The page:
Wednesday, March 2, 2016

Spotlight Oklahoma

Oklahoma is probably the least likely state one would imagine to be the epicenter of workers' compensation controversy, but since the state did a "reform" which drastically altered some qualification for benefits as well as introducing an opt-out program, the state has been embroiled in dispute.

Last week, of course, the state's Workers' Compensation Commission declared opt-out to be unconstitutional, failing the state's guarantee of equal protection.

The commission said in Vasquez v. Dillard's that the state's opt-out program failed constitutional muster because it subjects workers to differential treatment depending on whether their employers are subject to the Oklahoma Employee Injury Benefit Act or the Administrative Workers' Compensation Act.

Yesterday the state's Supreme Court issued a 50 page ruling striking a provision of the 2013 reform that bars cumulative injury claims filed within the first 180 days of employment.

The Court in Torres v. Seaboard Foods said the cumulative trauma restriction groups together employees who legitimately incur a CT injury in their first 180 days of employment with workers who file fraudulent claims, “lumping together the innocent with the guilty.”

“On the other hand, if one of the purposes of workers’ compensation is to provide statutory compensation for employees actually suffering an injury arising out of the course and scope of employment, then the statute is under-inclusive because it fails to include employees actually injured during the first 180 days of employment,” the opinion states.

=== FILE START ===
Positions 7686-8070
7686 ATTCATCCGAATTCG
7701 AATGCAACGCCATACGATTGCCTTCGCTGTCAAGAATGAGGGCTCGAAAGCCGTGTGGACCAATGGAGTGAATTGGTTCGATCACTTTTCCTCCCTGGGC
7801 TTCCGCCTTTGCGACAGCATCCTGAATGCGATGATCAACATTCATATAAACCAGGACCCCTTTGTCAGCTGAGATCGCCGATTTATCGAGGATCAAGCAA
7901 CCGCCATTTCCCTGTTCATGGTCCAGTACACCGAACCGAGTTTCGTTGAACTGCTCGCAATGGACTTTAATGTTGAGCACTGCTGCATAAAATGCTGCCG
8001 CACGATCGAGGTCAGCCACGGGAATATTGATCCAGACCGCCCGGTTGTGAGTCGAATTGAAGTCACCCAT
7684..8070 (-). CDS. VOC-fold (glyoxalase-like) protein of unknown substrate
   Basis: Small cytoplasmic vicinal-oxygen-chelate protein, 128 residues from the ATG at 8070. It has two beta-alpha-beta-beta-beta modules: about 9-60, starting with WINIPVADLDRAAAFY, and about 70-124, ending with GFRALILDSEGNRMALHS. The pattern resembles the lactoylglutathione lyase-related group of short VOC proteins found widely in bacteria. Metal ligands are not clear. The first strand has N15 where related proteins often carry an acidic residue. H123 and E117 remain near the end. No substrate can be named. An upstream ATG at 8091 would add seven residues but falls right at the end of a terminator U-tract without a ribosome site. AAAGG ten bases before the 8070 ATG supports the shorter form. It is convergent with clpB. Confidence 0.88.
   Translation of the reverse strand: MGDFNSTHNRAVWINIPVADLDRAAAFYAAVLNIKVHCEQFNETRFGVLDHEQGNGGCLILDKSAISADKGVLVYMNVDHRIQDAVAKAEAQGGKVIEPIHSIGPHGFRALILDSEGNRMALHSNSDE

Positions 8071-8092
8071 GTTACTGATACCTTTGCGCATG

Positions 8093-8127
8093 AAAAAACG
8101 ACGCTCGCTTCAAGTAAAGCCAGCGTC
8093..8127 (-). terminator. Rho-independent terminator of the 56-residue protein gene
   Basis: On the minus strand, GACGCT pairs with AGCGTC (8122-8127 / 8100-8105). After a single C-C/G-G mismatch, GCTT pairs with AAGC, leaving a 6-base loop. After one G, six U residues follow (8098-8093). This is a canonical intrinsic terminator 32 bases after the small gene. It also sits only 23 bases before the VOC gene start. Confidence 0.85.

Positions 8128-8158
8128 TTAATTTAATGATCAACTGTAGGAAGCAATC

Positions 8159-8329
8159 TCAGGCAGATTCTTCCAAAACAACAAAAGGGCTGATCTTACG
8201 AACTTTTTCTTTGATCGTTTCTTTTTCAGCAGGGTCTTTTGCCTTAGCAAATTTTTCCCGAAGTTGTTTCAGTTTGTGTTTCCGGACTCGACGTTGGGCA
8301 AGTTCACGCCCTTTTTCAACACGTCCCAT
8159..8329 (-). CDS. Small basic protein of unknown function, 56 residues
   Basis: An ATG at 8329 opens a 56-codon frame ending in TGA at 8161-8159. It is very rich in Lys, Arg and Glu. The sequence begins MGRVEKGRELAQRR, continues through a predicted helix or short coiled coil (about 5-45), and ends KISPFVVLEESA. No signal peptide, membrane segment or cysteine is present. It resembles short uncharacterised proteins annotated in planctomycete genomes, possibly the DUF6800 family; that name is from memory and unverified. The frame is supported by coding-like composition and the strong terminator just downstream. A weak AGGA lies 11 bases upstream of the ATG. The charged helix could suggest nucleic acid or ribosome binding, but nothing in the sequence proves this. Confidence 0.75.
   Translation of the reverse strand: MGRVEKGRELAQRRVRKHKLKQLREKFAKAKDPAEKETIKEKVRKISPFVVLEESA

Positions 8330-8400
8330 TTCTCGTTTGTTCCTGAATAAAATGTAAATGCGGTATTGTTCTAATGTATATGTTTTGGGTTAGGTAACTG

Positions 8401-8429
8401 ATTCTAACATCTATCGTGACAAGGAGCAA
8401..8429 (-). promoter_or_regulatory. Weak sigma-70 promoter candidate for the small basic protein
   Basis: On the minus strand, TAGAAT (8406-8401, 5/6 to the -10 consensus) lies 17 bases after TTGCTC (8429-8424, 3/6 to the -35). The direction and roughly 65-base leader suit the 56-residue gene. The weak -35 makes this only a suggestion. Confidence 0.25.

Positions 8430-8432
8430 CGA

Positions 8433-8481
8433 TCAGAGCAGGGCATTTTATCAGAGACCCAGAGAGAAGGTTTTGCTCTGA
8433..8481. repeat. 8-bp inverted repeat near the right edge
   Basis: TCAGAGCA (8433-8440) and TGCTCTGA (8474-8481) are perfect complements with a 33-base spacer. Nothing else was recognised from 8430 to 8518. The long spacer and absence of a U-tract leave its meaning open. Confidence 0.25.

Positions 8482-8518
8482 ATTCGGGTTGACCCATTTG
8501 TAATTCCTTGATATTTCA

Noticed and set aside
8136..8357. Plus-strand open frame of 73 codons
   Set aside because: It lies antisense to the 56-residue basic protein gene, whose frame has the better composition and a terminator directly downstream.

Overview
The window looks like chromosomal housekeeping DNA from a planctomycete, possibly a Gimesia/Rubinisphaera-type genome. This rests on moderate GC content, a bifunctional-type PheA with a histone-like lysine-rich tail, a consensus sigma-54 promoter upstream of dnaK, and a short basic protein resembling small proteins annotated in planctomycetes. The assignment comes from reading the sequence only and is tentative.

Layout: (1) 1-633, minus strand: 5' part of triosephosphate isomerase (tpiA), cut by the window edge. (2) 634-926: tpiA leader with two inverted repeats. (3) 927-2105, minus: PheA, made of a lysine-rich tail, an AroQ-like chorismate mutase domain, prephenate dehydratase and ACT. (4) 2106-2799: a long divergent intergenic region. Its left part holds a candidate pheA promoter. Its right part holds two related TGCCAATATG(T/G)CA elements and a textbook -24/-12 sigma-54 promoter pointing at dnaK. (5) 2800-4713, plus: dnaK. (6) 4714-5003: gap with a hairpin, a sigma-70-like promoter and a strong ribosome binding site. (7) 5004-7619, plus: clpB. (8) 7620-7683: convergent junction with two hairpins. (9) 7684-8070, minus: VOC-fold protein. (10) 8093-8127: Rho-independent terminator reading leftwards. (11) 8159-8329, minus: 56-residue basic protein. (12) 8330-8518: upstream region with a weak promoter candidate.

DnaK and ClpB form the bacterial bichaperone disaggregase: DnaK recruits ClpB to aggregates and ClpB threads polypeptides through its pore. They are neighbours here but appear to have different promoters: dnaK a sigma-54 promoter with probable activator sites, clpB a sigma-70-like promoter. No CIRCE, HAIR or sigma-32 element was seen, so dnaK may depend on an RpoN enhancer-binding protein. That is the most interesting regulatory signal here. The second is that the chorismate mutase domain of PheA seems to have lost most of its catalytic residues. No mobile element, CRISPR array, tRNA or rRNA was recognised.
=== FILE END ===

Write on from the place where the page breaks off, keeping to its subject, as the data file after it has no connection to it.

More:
There were two concurring opinions that were more inflammatory - essentially calling into question The Grand Bargain and declaring Oklahoma's workers' compensation laws now critically out of balance, favoring business too much, and giving workers too little.

Justice Colbert, joined by Justice Watt, in a concurring opinion said, "the balance [in the Grand Bargain] is now off kilter and has become one-sided to the benefit of the employer", and that "The Administrative Act abrogates an injured employee's bargained remedies, and at times, leaves the employee bereft of any legally cognizable recourse."

In another concurrence, Justice Combs wrote, "By cutting off all recovery for an injured worker, excluding them from both workers' compensation coverage and from filing a tort claim, the Legislature has violated the grand bargain and betrayed the fundamental principles of justice that gave rise to it in the first place."

The state Chamber of Commerce is dismayed, telling WorkCompCentral they are "disappointed" though reviewing options.

The lead attorney in all of the constitutional challenges, Bob Burke, has been prolific in filing appeals and communicating with community, sending email status updates and blogging regularly about Oklahoma workers' compensation nearly since the day after Senate Bill 1062 was passed.

He says the state Supreme Court "spoke volumes" about the 2013 reform.

I think Burke is right.

We certainly don't know what the Court will do with the Commission's opt-out opinion.

Though the Commission went through details to explain how it gained jurisdiction over a constitutional issue, generally administrative agencies don't have such power - but regardless, the case is now before the Supreme Court by the Commission's own action.

And it seems to me the Court is anxious to take the case on, if the Vasquez case is any indication.

Oklahoma isn't just a test of opt-out. It's really a test of just how far "reform" can go without offending The People. 100 years of Grand Bargain culture is difficult to erase with a governor's signature...

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